Two minutes’ walk from the Royal Crescent is The Circus, another jewel in Bath’s crown. It consists of 30 houses in groups of 8, 12 and 10, and is now a prestige collection of town houses and flats.
Designed by John Wood the Elder and completed by his son in 1754, the Circus has three (not four) streets in, so that when approaching you see the houses, not a street out. The friezes along the houses have 528 different carvings representing the Arts and Sciences.
The open-top bus tours which come round here are a good way to get an eye-level view of the carvings and icons on the first floor of the flats.
If you’re on a bike, this is a short but stiff uphill from the city centre. (Pushing is allowed.)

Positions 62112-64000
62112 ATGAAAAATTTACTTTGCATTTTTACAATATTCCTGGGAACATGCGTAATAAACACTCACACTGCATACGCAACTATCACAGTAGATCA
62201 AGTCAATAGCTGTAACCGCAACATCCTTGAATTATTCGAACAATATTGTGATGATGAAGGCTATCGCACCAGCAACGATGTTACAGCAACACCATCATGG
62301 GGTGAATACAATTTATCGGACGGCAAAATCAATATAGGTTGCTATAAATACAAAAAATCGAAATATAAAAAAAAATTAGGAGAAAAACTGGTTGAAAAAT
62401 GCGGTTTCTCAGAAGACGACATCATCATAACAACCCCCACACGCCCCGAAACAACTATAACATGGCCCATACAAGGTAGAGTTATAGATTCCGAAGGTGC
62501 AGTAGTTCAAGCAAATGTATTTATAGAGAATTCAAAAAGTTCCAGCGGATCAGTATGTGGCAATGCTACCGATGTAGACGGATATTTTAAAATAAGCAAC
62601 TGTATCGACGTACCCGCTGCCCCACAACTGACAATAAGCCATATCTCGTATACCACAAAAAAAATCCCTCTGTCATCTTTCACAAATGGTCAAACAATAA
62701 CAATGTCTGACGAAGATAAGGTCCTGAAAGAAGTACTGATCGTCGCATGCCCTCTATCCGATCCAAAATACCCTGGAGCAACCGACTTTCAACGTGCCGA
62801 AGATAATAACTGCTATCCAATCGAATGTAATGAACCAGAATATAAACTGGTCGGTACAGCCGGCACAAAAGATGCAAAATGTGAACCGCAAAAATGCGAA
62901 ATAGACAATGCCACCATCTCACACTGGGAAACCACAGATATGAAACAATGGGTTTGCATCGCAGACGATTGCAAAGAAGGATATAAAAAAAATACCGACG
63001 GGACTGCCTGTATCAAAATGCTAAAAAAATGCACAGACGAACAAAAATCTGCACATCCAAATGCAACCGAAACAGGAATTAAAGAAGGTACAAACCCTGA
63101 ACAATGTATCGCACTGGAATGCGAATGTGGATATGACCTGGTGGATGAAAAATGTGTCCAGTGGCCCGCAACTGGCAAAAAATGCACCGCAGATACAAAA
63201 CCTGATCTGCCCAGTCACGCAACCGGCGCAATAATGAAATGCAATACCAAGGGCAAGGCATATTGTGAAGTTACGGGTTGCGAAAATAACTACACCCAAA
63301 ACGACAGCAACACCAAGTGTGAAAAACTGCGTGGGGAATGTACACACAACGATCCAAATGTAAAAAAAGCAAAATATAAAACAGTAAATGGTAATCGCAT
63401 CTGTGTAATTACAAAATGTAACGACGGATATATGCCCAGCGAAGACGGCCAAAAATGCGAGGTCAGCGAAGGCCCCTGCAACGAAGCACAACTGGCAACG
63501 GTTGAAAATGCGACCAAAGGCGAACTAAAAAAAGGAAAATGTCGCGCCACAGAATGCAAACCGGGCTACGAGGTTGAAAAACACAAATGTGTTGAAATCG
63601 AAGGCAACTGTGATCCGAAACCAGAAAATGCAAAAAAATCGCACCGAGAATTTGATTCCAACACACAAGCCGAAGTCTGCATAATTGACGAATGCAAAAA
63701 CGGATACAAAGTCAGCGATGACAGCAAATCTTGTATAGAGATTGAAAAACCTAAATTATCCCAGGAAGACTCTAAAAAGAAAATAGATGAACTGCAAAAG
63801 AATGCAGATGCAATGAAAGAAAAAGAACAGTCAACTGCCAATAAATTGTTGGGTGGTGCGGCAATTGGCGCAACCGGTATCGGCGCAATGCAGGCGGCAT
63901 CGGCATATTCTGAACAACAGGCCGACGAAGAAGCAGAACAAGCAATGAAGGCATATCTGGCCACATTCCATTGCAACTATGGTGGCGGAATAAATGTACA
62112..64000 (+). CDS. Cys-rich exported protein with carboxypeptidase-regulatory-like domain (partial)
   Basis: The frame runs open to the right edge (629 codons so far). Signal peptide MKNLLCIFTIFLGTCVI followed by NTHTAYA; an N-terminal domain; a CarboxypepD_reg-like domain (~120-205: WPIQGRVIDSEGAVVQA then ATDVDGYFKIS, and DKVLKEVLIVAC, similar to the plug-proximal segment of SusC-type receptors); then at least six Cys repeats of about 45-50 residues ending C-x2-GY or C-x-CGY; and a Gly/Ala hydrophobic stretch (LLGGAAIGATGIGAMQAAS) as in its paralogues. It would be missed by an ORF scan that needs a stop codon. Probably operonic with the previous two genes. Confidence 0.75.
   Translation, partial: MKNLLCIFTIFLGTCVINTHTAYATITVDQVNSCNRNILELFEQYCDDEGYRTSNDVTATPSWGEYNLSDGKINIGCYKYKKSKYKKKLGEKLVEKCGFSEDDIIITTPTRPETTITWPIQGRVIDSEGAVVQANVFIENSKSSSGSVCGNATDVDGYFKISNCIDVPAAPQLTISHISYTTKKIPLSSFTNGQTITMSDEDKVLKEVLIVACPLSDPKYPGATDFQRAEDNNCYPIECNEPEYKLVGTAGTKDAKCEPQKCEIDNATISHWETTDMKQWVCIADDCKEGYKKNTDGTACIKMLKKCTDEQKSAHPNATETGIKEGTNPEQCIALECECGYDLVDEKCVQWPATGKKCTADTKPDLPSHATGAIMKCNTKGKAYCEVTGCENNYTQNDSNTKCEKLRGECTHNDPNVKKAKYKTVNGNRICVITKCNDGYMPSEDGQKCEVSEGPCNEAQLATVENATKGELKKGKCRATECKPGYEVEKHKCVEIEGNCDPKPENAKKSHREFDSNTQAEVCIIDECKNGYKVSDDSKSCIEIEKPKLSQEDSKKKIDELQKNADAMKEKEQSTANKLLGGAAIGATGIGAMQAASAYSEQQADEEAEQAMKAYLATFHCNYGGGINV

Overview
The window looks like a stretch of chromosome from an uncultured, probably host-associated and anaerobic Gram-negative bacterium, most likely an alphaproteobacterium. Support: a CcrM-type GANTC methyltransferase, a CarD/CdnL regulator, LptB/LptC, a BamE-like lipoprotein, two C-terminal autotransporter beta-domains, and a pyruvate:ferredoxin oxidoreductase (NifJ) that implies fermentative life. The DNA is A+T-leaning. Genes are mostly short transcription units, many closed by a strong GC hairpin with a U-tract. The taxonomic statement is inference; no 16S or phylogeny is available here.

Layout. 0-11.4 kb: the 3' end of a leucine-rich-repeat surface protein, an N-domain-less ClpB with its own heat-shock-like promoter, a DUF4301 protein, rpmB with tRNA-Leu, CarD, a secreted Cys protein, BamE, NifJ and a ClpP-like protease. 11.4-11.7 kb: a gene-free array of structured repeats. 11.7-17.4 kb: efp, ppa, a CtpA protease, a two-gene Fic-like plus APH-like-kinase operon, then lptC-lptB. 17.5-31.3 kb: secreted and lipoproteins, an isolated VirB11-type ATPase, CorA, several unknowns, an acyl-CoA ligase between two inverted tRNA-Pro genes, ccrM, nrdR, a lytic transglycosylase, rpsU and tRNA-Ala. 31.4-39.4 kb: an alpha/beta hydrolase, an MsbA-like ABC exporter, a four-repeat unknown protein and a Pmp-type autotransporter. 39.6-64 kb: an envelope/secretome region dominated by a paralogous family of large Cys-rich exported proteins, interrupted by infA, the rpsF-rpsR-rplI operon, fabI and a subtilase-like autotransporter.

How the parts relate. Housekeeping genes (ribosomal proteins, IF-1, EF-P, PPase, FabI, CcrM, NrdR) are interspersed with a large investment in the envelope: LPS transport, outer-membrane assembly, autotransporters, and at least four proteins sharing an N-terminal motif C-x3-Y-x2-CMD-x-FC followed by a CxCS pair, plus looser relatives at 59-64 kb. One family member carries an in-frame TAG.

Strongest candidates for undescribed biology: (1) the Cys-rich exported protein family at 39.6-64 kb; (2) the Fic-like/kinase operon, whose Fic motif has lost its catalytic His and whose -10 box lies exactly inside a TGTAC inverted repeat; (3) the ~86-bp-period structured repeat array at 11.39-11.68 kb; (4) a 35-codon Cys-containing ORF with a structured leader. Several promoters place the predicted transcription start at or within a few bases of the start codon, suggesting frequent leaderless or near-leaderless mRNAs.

It is said that the Circus is joined to the Royal Crescent by a ley-line, that they represent the sun and the moon, and that Brock St which links them is the most paranormally active street in Bath!
The trees in the middle of the Circus are from around 1810, over 50 years after the first residents moved in. They replaced the well which originally stood here.
Photographers will find panoramic cameras useful again, and you’ll need a long focus lens, 300mm or more, for close-ups of the carvings. The very best photos come from a balloon trip, of course!